The first report on pay in the UK space sector has been published today by the Space Skills Alliance and the Space Growth Partnership’s Space Skills Advisory Panel to coincide with the 2021 UK Space Conference.
You can read it here: spaceskills.org/pay-report.
The survey of more than 1500 people across industry, academia, government, military, and non-profit organisations benchmarks, for the first time, the salaries of people working in the UK space sector.
- These are the first statistics on pay in the UK space sector. They are drawn from the findings of the 2020 Space Census.
- The mean space sector salary is £49k.
- Smaller organisations pay less (£44k) than larger ones (£50k).
- The private sector pays more than the public sector.
- Those in London and the South of England earn £10k more than those in the rest of the UK.
- Salaries increase by £9k for every 5 years of age up until the age of 50, rising from £27k for junior roles to £47k for mid-level roles and £66k for senior ones.
- Upstream jobs pay slightly more than downstream ones. Ground segment manufacturing and operations offer the highest pay at all levels of seniority.
- Those in management and sales earn £10k – £20k more on average than those in technical roles.
- Electronic engineers and computer scientists earn more than physicists and aerospace engineers, reflecting skills shortages identified in previous research.
- Women consistently earn less than men, a gap that widens with age and seniority from £1k in junior roles to £9k in senior ones. There is no evidence of an ethnicity-related pay gap.
- Space is competitive with other engineering sectors but not with the tech sector.
- Pay is not a reason why people join the space sector, but those looking to change jobs are paid £3k less on average than their peers who are happy staying put.
Kathie Bowden, Skills Lead at the UK Space Agency and Skills Champion on the Space Skills Advisory Panel, said:
The UK space sector is a success story with ambitious plans for further growth. From missions to Mars, to understanding climate change or working towards the first satellite launches from UK soil in 2022, all of our great work relies on the right mix of people and skills.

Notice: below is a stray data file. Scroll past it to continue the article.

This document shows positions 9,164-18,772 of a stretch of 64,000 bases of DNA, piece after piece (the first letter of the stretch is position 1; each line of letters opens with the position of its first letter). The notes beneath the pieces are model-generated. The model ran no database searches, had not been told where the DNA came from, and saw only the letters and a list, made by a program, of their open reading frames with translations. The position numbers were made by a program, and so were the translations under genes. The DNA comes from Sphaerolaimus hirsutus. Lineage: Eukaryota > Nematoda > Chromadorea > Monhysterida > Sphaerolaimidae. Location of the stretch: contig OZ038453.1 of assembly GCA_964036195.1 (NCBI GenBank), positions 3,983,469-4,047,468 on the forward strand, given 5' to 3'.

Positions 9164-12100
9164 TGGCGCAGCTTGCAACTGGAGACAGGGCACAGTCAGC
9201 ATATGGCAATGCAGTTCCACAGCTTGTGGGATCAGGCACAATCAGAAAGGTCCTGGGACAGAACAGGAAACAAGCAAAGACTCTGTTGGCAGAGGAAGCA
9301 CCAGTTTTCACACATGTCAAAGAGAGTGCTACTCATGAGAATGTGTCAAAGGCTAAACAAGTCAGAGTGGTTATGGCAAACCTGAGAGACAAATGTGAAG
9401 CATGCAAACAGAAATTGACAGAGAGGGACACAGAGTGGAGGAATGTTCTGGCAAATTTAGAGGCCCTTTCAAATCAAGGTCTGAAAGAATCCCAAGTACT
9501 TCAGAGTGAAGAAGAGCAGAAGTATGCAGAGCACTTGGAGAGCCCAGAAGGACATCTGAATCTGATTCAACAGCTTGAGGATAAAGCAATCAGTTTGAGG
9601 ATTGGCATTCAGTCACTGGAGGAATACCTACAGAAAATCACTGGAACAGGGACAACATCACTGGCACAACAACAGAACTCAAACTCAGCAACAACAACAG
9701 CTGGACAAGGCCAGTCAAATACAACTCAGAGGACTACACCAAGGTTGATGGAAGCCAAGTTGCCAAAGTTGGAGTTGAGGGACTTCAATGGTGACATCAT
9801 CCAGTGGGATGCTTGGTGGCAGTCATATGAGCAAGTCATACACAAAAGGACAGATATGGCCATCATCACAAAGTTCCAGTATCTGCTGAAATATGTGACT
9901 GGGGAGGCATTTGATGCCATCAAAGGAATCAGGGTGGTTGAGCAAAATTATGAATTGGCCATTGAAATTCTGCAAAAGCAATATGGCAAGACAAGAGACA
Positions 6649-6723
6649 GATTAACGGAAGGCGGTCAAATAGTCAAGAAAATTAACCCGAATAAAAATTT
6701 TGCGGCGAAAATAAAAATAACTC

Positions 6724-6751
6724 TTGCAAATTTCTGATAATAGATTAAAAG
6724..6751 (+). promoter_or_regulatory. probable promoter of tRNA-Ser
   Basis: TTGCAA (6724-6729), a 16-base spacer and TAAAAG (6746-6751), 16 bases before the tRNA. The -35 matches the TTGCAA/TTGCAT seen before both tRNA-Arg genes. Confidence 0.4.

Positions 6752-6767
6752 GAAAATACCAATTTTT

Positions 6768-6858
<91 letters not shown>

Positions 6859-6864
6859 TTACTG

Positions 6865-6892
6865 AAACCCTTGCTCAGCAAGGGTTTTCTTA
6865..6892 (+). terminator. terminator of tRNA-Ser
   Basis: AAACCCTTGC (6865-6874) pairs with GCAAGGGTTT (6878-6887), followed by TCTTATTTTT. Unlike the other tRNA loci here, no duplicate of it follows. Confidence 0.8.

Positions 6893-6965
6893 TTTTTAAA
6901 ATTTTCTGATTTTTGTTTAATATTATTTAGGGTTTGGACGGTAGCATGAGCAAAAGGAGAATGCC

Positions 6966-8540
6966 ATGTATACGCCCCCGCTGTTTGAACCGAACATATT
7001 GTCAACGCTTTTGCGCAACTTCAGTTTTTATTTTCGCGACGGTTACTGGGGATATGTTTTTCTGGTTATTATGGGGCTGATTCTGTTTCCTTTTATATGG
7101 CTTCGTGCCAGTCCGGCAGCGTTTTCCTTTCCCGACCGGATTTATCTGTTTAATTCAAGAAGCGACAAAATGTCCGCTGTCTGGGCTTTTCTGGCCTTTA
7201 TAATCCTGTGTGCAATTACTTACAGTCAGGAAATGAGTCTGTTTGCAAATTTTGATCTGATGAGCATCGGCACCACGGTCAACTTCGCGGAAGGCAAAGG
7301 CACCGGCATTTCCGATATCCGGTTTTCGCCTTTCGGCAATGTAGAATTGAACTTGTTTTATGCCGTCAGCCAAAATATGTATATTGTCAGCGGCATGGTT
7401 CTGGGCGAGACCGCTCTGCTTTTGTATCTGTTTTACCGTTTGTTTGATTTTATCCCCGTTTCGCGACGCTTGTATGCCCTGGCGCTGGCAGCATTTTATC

But, as this report shows, there’s more work to be done. We need to invest in people to attract and retain the brightest and best irrespective of gender or background, and UK space sector salaries must be fair and competitive with other high-tech industries.
Craig Brown, Diversity & Inclusion Champion for the Space Skills Advisory Panel, said:
As we work to improve the inclusivity of the space sector, collecting and benchmarking salary data will provide evidence of unfair pay-gaps, as well as help us retain our skilled workforce. These latest findings show that we need to make sure that women are not left behind as they move through their careers
Joseph Dudley, Director of the Space Skills Alliance, said:
This is the first dataset of its kind for the UK space sector, and the findings of our latest report indicate how important it is to continue monitoring pay as the sector continues to grow and mature.
Salaries data is an important indicator of skills shortages, and competitive pay will only become more important as the sector grows and continues to compete with other STEM sectors also facing shortages.
The findings will inform national policy and sector strategy, feeding directly into the Space Sector Council and the UK Space Agency.
Earlier this week the government launched its National Space Strategy which outlines its long-term plans for the UK space sector, including attracting a skilled and diverse workforce and ensuring that careers in space offer exciting and rewarding jobs for thousands.
The Census was carried out between October and December 2020, and was funded by the University of Leicester. The latest report on pay in the space sector was funded by the UK Space Agency and Satellite Applications Catapult.
Further reports will be released in coming months focusing on other aspects of the Census results.